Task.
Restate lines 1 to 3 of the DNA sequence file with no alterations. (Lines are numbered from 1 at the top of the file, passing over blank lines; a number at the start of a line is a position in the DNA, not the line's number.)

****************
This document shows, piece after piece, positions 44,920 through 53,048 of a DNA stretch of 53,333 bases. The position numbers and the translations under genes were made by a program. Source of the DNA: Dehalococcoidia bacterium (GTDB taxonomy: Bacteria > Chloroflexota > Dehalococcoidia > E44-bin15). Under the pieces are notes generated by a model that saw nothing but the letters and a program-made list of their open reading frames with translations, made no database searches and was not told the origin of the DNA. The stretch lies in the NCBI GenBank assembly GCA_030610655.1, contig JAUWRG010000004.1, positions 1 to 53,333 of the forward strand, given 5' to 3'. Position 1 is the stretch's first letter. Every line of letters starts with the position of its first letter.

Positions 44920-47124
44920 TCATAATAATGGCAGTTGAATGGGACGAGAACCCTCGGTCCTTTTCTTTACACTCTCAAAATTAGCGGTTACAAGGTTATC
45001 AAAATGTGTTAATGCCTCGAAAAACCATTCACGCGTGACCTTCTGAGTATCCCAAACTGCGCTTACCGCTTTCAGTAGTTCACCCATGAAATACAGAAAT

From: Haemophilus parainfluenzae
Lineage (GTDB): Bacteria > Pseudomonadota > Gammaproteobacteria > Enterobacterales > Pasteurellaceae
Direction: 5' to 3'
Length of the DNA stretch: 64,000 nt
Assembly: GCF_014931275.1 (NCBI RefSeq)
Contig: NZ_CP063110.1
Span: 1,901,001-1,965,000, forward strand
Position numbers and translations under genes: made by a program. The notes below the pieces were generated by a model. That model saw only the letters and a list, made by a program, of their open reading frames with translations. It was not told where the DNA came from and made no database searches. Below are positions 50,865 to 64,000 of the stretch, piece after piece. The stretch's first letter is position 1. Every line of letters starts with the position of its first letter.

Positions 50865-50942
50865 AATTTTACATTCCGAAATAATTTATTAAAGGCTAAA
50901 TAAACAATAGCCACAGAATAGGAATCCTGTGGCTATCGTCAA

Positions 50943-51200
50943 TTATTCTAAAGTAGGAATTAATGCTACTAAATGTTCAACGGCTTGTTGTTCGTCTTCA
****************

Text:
This document shows, piece after piece, positions 44,920 through 53,048 of a DNA stretch of 53,333 bases. The position numbers and the translations under genes were made by a program. Source of the DNA: Dehalococcoidia bacterium (GTDB taxonomy: Bacteria > Chloroflexota > Dehalococcoidia > E44-bin15). Under the pieces are notes generated by a model that saw nothing but the letters and a program-made list of their open reading frames with translations, made no database searches and was not told the origin of the DNA. The stretch lies in the NCBI GenBank assembly GCA_030610655.1, contig JAUWRG010000004.1, positions 1 to 53,333 of the forward strand, given 5' to 3'. Position 1 is the stretch's first letter. Every line of letters starts with the position of its first letter.

Positions 44920-47124
44920 TCATAATAATGGCAGTTGAATGGGACGAGAACCCTCGGTCCTTTTCTTTACACTCTCAAAATTAGCGGTTACAAGGTTATC